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The White Lies truth! Interview with UK band
Culture & Life

The White Lies truth! Interview with UK band

1 4 min. 03.07.2014 From our online archive
White Lies took to the Startin’ Stage at Rock-A-Field on a wet Saturday and took some time out before going on stage, to chat to us about their new album, dealing with fame and offer some advice to up and coming bands.
28.06.2014 - Rock A Field / RAF2014 / Musik / Konzert / Festival / Tag2 / White Lies - Foto: Daniel Clarens
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By Sam Steen

White Lies took to the Startin’ Stage at Rock-A-Field on a wet Saturday and took some time out before going on stage, to chat to us about their new album, dealing with fame and offer some advice to up and coming bands.

The band recently released their most recent album, “Big TV”, in August last year. The album follows the story of a young couple who leave a provincial area for a big city, though bass player and song writer Charles Cave dismissed the idea that it was a concept album. “Having a narrative helped to keep us focused with the song writing… It’s a bit of a fragmented story as we ended up choosing the track listing based on the tracks, rather than the story. I wouldn’t say it’s a wizards and aliens sort of prog concept story, but it’s a fun way to write.”

Rather than being a retelling of events or feelings that any one of the band had experienced Charles said the story and themes were more generic. “It’s just a story of someone who is restless and always thinking the grass is greener on the other side and wanting to leave their safe provincial area. Then moving to a big city somewhere else and then getting there and realising their romantic notions were a bit unrealistic. ”It’s not a particularly original story, but something many people can relate to.”

Last year White Lies played three nights at the Hoxton Square Bar & Kitchen in London to celebrate the five year anniversary of their first concert at the venue and played songs from Big TV ahead of its release and a selection of their older songs.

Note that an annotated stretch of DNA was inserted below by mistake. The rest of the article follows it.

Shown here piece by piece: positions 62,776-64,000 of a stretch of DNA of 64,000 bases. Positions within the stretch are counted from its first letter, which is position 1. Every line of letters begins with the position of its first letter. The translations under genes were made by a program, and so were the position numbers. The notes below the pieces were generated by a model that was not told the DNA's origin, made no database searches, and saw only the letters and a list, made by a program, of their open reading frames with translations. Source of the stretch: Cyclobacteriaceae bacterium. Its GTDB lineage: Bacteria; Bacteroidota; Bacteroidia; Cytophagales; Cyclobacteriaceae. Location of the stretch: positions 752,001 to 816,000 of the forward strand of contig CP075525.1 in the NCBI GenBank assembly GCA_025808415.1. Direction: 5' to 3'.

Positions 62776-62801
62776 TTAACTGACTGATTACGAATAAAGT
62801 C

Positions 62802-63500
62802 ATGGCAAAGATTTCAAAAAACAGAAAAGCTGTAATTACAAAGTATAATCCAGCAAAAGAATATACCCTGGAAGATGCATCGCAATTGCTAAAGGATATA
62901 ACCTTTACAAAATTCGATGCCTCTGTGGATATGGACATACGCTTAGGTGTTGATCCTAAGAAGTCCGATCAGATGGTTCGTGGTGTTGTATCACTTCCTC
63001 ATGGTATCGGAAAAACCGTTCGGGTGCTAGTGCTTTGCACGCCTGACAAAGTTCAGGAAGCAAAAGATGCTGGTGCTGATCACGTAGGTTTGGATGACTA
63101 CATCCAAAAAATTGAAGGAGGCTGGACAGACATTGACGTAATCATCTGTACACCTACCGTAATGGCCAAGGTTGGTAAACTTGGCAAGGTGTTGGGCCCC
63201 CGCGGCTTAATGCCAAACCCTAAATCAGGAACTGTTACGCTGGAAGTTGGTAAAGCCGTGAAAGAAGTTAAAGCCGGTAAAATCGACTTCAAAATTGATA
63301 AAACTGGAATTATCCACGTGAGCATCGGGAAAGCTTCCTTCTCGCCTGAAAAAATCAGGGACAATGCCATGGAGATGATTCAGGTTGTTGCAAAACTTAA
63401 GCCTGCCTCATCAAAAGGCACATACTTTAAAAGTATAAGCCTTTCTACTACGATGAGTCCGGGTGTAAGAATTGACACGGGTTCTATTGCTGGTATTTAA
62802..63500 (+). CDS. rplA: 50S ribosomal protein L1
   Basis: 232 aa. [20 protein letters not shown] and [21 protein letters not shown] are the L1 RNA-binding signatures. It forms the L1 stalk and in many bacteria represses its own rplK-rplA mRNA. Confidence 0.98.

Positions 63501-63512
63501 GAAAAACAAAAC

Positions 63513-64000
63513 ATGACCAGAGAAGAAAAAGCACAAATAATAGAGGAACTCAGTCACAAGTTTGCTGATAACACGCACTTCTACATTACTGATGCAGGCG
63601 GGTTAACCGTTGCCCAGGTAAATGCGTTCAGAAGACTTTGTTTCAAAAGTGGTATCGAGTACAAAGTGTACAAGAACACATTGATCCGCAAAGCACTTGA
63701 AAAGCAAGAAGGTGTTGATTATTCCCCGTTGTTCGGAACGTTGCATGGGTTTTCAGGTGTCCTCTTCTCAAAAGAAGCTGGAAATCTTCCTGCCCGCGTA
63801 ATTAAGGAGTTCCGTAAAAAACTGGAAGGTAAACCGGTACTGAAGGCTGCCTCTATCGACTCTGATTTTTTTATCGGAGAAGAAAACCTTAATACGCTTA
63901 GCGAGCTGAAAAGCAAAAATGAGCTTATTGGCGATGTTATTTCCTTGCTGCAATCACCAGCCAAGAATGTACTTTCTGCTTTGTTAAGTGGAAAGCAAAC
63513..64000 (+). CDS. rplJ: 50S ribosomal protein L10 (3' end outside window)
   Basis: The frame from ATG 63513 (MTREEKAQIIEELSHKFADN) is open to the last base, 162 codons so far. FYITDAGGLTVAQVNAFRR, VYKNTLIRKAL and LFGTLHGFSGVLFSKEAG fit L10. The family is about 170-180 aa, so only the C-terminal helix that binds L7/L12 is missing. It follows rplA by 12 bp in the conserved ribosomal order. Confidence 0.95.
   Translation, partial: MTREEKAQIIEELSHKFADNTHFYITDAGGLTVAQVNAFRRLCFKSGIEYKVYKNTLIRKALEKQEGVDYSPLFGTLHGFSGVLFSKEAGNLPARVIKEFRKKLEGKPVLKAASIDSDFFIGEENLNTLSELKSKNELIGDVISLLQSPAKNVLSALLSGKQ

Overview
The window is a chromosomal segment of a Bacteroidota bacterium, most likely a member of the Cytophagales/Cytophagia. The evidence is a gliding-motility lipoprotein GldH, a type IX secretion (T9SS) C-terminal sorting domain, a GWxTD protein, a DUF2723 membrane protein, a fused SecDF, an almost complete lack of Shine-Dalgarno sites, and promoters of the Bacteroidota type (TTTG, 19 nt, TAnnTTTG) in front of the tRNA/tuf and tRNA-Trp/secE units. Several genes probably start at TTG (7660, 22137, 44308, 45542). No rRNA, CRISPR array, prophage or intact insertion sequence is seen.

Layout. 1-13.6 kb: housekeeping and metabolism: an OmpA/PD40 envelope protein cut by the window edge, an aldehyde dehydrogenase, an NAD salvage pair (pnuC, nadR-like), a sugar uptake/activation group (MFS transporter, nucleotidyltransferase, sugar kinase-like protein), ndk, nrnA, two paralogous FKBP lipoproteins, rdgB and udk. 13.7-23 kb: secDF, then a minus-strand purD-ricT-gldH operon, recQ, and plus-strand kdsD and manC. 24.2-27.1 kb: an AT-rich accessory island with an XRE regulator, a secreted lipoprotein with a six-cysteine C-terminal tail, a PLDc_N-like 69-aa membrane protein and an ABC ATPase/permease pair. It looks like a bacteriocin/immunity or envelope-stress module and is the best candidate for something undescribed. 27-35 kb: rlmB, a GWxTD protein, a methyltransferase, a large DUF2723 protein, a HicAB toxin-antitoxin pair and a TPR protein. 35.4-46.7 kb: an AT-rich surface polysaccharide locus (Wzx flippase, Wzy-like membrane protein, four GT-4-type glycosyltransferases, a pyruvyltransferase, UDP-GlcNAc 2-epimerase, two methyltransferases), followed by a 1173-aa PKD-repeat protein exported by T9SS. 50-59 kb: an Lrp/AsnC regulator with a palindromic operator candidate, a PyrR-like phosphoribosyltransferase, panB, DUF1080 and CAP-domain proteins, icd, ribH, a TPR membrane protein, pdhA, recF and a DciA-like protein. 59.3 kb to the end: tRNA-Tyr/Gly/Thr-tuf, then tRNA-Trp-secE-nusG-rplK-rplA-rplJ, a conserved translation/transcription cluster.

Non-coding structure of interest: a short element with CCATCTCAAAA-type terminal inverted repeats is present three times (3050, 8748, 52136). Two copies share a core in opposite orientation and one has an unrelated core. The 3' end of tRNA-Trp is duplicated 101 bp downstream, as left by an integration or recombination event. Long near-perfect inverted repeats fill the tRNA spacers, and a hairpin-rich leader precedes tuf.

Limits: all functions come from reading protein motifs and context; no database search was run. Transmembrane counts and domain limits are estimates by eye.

They played these concerts to just three lucky fans per night. But despite this willingness to provide special moments to their fans, Charles says he finds the concept of fandom a bit strange. “I personally, without sounding ungrateful, find it really uncomfortable. I feel completely un-special as a human being, or at least no more special than anyone else… When it comes to one on one, I have to be honest, when we come of a venue sometimes, and it’s mainly for Harry of course, but there’s people out there screaming and it sends the fear of God into me!”” I find it absolutely terrifying… It’s not that I don’t appreciate it, I’m just a bit uncomfortable with strangers and it’s weird because they often know so much about me already and are so invested in something I’m a part of… it’s a strange balance of power to start a relationship from.” “The others are totally cool with it though I should add, they are fine with it!”

White Lies have been together as a band, in one form or another, since they were in school and offered some advice to anyone looking to make it in the music business. “I think you’ve got to really devote yourself to music. The moment you fall out of love with music, the moment that you don’t want to listen to four or five hours of music a day I think you need to start being worried about it… From the very first day of playing music together we kind of had this, I suppose it’s an arrogant mind-set of, Ok let’s write a song, ok the song is done, is this song as good as one of our favourite songs, that it sounds vaguely in the same lines as them. Well why the hell isn’t it? Why is theirs better? They’re just like us, they practice and they’re just normal people… So you’ve got to have very high standards with yourself, there’s no point putting out music otherwise. There’s so much music in the world now, too much, so there’s no point putting anything out that you don’t think is really absolutely fantastic and that you’re willing to stand up and say this is as good as that band that sells a million records or whatever. So have high standards and until you reach them, keep working.”

Big TV is out now, find out more about the band at

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